for fiscal year 2005. As Presiding Director, Mr. Barksdale’s duties include serving as chairman of meetings of
the Board’s independent directors and the Board’s executive sessions, providing advice to the Board’s Chairman
with respect to agendas and information needs relating to meetings of the Board, and such other duties as the
Board may delegate to assist in meeting its responsibilities.
During fiscal 2004, our Board held ten meetings. Other than James Barksdale, each director attended at
least seventy-five percent of the aggregate number of meetings of the Board and committees on which such
director served during fiscal 2004. Mr. Barksdale, who is a long-time and valued member of our Board, missed
four meetings in order to care for his wife, who died last year after a long illness. We encourage directors to
attend our annual meeting. Seven of our directors attended last year’s meeting.
The Board has an Audit Committee, a Leadership Development and Compensation Committee and a
Corporate Governance and Nominating Committee. The Corporate Governance and Nominating Committee
makes recommendations to the Board concerning committee memberships and appointment of chairpersons for
each committee, and the Board appoints the members and chairpersons of the committees.
Development and Governance and
Director Audit Compensation Nominating
Scott G. McNealy . . . . . . . . . . . . . . . . . . . . . . . . . . . . . . . . . . . . . . . . . . .
James L. Barksdale . . . . . . . . . . . . . . . . . . . . . . . . . . . . . . . . . . . . . . . . . Chair
Stephen M. Bennett . . . . . . . . . . . . . . . . . . . . . . . . . . . . . . . . . . . . . . . . . X
L. John Doerr . . . . . . . . . . . . . . . . . . . . . . . . . . . . . . . . . . . . . . . . . . . . . . Chair X
Robert J. Fisher(1) . . . . . . . . . . . . . . . . . . . . . . . . . . . . . . . . . . . . . . . . . . . X
Michael E. Lehman . . . . . . . . . . . . . . . . . . . . . . . . . . . . . . . . . . . . . . . . .
Robert L. Long(2) . . . . . . . . . . . . . . . . . . . . . . . . . . . . . . . . . . . . . . . . . . . X
M. Kenneth Oshman(3) . . . . . . . . . . . . . . . . . . . . . . . . . . . . . . . . . . . . . . . X X
Naomi O. Seligman(4) . . . . . . . . . . . . . . . . . . . . . . . . . . . . . . . . . . . . . . . . X
Lynn E. Turner . . . . . . . . . . . . . . . . . . . . . . . . . . . . . . . . . . . . . . . . . . . . . Chair
Number of meetings in fiscal 2004 . . . . . . . . . . . . . . . . . . . . . . . . . . . . 13 6 4
(1) Mr. Fisher served on the Corporate Governance and Nominating Committee until July 29, 2004.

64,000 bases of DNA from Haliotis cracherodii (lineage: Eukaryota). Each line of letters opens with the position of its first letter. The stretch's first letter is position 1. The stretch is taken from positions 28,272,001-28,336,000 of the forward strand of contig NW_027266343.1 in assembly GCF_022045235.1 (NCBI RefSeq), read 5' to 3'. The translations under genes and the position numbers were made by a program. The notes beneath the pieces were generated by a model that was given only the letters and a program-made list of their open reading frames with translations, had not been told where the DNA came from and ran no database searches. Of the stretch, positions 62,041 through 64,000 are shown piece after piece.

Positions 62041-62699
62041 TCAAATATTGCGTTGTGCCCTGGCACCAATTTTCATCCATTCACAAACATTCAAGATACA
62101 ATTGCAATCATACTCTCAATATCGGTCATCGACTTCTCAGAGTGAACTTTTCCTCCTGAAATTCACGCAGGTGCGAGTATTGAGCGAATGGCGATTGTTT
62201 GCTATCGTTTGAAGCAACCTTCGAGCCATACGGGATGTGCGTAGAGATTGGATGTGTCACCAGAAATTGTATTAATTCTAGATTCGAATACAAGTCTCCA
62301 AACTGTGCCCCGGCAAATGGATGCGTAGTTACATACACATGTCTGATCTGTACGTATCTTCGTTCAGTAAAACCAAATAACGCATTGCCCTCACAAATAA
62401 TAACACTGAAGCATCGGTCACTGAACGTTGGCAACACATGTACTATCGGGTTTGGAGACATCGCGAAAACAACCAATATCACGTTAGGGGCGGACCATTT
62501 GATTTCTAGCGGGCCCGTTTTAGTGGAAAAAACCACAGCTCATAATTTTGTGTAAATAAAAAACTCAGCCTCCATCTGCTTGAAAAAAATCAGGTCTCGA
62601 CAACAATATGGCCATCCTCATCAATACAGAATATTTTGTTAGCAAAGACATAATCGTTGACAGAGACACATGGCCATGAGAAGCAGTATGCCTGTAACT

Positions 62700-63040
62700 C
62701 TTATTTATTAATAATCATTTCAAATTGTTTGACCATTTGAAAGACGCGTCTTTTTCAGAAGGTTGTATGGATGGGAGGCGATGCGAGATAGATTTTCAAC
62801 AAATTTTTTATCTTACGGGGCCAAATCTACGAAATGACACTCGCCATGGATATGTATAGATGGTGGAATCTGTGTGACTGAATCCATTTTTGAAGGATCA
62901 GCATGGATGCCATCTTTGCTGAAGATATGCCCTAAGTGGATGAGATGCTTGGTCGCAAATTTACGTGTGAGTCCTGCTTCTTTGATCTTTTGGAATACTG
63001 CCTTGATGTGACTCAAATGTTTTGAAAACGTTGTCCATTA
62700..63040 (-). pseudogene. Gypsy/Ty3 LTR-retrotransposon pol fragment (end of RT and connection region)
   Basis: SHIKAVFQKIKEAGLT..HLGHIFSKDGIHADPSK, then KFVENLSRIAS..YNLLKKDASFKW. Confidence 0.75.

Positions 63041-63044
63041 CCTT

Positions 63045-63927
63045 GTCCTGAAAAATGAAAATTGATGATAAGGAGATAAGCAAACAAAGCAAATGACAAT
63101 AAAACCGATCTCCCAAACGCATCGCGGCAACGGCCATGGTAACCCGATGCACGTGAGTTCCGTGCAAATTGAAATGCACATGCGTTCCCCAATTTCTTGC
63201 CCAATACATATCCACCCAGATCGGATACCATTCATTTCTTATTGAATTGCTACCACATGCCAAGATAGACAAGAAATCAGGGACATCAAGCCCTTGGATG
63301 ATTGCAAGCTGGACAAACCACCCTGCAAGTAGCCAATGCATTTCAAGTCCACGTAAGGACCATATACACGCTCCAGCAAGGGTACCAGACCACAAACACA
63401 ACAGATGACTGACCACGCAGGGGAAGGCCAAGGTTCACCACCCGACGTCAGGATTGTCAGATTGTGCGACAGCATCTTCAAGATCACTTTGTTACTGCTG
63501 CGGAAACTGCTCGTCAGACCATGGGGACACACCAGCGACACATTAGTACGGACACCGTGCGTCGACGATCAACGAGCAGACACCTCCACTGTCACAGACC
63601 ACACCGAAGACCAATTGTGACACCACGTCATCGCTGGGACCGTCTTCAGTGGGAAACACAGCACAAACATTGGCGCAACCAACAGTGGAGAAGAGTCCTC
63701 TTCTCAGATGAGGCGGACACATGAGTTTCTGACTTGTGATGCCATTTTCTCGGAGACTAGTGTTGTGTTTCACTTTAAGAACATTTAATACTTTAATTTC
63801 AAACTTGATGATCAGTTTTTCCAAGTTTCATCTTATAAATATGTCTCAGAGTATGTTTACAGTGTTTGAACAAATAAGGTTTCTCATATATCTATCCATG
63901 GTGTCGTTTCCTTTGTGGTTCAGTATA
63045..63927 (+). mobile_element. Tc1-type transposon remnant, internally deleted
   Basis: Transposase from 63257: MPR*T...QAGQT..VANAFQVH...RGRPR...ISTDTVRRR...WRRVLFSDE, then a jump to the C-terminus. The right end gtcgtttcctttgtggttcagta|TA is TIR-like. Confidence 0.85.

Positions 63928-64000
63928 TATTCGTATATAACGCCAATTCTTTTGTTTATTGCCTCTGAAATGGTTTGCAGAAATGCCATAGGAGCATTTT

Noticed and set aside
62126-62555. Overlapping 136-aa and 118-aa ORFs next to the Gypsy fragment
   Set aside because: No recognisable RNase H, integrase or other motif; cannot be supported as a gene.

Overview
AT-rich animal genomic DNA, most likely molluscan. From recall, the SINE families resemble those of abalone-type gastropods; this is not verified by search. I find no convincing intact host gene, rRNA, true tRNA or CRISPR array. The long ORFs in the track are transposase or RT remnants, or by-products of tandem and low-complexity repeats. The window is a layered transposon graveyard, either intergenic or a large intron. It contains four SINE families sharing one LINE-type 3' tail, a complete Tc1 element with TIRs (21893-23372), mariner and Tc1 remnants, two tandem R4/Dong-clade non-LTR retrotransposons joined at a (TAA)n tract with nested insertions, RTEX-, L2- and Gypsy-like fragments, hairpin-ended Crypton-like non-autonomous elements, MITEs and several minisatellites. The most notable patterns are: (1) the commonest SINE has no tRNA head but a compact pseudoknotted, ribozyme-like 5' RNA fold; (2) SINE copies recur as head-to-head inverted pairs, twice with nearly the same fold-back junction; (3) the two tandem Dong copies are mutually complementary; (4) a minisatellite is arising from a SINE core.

(2) Mr. Long served as chair of the Audit Committee until June 30, 2004. Mr. Long is not standing for
reelection this year.
(3) Mr. Oshman served as chair of the Corporate Governance and Nominating Committee until July 29, 2004.
(4) Ms. Seligman served on the Leadership Development and Compensation Committee until July 29, 2004.
Audit Committee. On behalf of the Board, the Audit Committee oversees our accounting and financial
reporting processes and audits of our financial statements. Among other matters, the Audit Committee:
• hires, evaluates performance of and replaces independent registered public accounting firm as
• discusses relationships or issues that could hinder the independence of and pre-approves the non-audit
services provided by Sun’s independent registered public accounting firm;
• discusses with management, internal auditors and the independent registered public accounting firm the
quality of Sun’s accounting principles and financial reporting; and
• oversees the internal auditing functions and controls.
See the “Report of Audit Committee” contained elsewhere in this proxy statement. Each member of the Audit
Committee meets the Nasdaq requirements as to independence and financial knowledge, and our Board has
determined that Mr. Turner qualifies as an “audit committee financial expert” as that term is defined in
Item 401(h) of Regulation S-K of the Exchange Act and is “independent” as defined in applicable SEC rules. The
Audit Committee operates under a written charter that complies with applicable SEC and Nasdaq requirements, a
copy of which can be found at http://www.sun.com/company/cgov/docs/AuditCommitteeCharter.pdf.
Leadership Development and Compensation Committee. The Leadership Development and Compensation
Committee has overall responsibility for approving and evaluating our compensation plans, policies and
programs applicable to executive officers. Among other matters, the Leadership Development and Compensation
• reviews and approves the executive compensation policies, including compensation of the chief
• administers the employee stock option and stock purchase plans;
• reviews executive and leadership development policies, plans and practices; and
• advises the Board on executive successor planning.
See the “Report of the Leadership Development and Compensation Committee of the Board on Executive
Compensation” contained elsewhere in this proxy statement. The members of the Leadership Development and
Compensation Committee are all independent directors under applicable Nasdaq rules. The Leadership
Development and Compensation Committee operates under a written charter, a copy of which can be found at
Corporate Governance and Nominating Committee. The purpose of the Corporate Governance and
Nominating Committee is to ensure that our Board is properly constituted to meet its fiduciary obligations to